Since Savannah, Georgia—the setting—has a number of tunnels connected to nefarious activity or tragic circumstances, I knew I’d found the perfect hobby for my heroine. I’d found the hobby that would lead Kizzy into an abandoned building, through a reportedly haunted tunnel, and ultimately, into another world.

5. How did you come up with the idea for Entanglements?

I saw something on string theory on the Discovery channel. When I googled the concepts, I came across a quote from Einstein about the quantum mechanics theory of entanglements where he referred to it as “spooky action at a distance.” Scientists had discovered that a particle could be tweaked miles away from another and still cause the second particle to react even though there was no discernable connection between them. The scientists theorized that the two were “entangled” in an alternate dimension or universe of which they believed there are at least seven. Interestingly also, in the world of quantum physics, effect does not always follow cause. Sometimes they are reversed. I began to wonder what would happen if people or beings were entangled in alternate universes? And from this, ENTANGLEMENTS was born.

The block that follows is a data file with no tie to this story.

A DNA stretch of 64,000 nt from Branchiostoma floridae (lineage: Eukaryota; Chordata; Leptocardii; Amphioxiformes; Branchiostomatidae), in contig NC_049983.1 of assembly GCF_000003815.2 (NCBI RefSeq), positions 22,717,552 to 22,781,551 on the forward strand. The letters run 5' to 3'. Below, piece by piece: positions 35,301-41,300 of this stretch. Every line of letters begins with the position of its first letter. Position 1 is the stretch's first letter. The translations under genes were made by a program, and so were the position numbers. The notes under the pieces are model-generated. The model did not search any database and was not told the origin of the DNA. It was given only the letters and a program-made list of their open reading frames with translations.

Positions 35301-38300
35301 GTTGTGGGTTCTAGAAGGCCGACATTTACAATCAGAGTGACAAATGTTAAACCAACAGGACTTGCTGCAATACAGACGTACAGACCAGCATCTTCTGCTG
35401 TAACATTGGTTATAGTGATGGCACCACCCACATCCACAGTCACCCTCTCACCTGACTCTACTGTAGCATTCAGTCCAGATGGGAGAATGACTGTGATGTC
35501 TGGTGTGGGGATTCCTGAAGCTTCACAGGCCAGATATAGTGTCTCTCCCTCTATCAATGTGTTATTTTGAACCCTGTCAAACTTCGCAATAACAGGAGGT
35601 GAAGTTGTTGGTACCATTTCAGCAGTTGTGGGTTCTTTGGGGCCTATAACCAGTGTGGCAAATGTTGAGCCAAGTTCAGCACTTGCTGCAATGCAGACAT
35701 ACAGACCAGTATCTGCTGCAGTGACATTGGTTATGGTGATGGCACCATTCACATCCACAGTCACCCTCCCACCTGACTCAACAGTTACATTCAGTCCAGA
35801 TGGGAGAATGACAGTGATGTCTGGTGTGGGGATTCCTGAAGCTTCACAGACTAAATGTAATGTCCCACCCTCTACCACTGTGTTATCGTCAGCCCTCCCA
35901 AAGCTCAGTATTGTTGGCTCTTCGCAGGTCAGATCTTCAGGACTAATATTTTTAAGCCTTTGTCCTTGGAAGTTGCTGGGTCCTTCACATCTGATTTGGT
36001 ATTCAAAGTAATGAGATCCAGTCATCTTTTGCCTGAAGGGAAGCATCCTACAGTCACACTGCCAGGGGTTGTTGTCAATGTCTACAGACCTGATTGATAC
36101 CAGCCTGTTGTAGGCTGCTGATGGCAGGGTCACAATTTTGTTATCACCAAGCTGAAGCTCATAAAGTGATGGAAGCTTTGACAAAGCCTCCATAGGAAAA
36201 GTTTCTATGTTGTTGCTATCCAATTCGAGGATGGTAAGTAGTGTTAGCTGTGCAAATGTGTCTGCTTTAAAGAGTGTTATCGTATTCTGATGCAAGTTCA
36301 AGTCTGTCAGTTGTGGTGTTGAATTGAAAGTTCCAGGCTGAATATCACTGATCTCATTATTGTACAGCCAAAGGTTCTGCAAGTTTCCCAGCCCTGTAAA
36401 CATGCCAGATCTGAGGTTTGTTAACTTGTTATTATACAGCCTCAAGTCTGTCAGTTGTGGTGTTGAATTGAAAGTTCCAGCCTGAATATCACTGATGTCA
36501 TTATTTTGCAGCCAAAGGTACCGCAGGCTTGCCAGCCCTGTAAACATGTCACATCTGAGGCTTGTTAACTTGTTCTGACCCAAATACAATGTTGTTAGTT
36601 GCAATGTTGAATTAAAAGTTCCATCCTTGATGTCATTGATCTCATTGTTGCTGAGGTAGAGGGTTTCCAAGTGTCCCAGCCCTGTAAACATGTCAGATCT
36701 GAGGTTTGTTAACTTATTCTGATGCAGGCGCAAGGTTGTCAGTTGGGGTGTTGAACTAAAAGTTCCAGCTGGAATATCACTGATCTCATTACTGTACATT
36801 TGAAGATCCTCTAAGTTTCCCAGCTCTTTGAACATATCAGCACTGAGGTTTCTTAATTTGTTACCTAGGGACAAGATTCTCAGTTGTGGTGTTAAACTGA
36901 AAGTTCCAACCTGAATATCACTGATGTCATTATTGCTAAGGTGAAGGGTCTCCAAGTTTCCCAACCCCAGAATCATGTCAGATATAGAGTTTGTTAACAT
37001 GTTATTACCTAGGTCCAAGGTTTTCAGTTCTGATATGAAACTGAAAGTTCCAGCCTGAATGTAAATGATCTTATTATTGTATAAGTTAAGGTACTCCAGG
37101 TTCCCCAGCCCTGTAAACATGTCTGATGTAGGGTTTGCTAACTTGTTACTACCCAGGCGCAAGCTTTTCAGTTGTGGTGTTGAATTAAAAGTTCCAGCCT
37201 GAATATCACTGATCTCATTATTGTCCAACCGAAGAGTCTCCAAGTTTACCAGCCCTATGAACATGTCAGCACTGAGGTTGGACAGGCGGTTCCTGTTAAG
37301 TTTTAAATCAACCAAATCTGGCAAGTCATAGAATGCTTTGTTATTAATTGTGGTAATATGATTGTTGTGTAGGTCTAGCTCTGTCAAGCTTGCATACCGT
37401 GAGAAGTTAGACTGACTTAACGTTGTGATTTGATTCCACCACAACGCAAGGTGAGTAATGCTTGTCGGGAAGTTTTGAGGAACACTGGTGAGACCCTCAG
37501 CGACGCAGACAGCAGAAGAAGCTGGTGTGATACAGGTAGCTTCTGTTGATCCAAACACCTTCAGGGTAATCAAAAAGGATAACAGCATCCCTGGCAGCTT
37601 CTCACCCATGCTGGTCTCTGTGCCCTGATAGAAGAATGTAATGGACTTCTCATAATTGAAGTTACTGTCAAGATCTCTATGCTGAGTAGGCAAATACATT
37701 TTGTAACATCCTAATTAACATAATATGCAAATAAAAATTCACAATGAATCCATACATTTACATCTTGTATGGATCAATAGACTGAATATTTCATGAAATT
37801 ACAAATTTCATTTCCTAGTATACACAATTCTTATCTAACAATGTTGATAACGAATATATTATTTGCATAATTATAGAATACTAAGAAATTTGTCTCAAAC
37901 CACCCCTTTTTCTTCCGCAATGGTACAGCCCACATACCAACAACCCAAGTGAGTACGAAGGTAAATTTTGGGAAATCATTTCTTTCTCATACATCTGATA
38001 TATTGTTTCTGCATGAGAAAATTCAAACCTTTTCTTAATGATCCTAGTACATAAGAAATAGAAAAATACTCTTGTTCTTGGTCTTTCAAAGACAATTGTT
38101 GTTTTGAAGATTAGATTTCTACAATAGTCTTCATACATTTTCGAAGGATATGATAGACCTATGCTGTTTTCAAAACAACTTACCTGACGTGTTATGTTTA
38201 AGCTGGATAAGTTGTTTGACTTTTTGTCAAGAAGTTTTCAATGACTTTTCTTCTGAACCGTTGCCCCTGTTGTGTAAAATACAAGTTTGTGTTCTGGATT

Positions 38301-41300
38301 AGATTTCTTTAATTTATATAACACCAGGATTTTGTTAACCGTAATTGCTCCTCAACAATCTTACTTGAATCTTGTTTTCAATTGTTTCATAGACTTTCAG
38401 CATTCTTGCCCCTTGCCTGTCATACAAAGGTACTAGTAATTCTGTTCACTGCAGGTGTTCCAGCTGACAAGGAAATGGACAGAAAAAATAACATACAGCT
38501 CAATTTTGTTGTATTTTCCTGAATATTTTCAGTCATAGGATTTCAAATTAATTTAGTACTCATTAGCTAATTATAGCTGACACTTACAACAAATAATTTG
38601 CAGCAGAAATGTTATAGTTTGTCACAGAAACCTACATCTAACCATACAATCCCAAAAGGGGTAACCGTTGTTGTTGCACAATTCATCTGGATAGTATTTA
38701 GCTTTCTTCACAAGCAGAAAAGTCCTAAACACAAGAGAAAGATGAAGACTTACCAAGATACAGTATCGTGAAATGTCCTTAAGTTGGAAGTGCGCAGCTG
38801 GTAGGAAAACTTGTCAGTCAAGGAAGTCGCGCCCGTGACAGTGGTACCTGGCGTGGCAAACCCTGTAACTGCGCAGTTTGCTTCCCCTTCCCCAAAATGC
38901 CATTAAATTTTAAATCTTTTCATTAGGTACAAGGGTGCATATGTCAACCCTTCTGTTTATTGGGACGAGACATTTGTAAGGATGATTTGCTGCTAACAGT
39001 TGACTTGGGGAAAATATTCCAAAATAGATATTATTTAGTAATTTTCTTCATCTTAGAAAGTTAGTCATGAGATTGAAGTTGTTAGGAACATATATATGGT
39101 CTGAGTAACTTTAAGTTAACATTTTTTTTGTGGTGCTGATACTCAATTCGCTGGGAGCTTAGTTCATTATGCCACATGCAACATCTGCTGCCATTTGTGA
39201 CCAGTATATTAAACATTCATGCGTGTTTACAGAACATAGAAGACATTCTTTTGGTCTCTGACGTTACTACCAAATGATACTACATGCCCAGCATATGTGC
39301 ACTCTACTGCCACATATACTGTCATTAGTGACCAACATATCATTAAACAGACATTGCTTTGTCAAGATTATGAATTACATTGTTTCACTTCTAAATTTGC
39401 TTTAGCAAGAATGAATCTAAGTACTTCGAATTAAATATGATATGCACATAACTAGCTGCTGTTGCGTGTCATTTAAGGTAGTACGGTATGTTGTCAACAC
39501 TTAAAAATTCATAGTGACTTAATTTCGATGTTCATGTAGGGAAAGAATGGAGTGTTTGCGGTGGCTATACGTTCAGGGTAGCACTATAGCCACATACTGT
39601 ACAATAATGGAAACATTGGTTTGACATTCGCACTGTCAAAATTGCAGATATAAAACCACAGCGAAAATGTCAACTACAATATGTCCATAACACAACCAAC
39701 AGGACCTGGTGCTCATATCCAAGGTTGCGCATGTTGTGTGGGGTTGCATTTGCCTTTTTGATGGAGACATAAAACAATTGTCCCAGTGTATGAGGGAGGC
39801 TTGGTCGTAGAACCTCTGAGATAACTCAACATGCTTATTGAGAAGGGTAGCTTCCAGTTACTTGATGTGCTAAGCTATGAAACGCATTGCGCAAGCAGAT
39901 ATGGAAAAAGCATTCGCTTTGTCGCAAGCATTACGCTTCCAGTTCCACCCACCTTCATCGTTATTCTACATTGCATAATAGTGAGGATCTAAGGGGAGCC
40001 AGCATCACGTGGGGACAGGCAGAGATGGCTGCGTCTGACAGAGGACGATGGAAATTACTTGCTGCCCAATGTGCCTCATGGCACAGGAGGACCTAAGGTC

6. Who would you consider your favorite author and why?

I have so many favorite authors some of whom are: Jane Austen, J.R. Ward, J.K. Rowling…Wow I just figured out I have a thing about J names. But I think what they all have in common is that they are able to create a world and transport the reader inside to experience a way of life that is very different from their own.

7. Are you working on something right now? If so, what?

A sequel to Entanglements is in the works. RESISTANCE takes up the story of a fighter in the human resistance who, along with her alchemist/vampire hero, must defeat an army of soul sucking golems. I expect to release the sequel in March of 2012.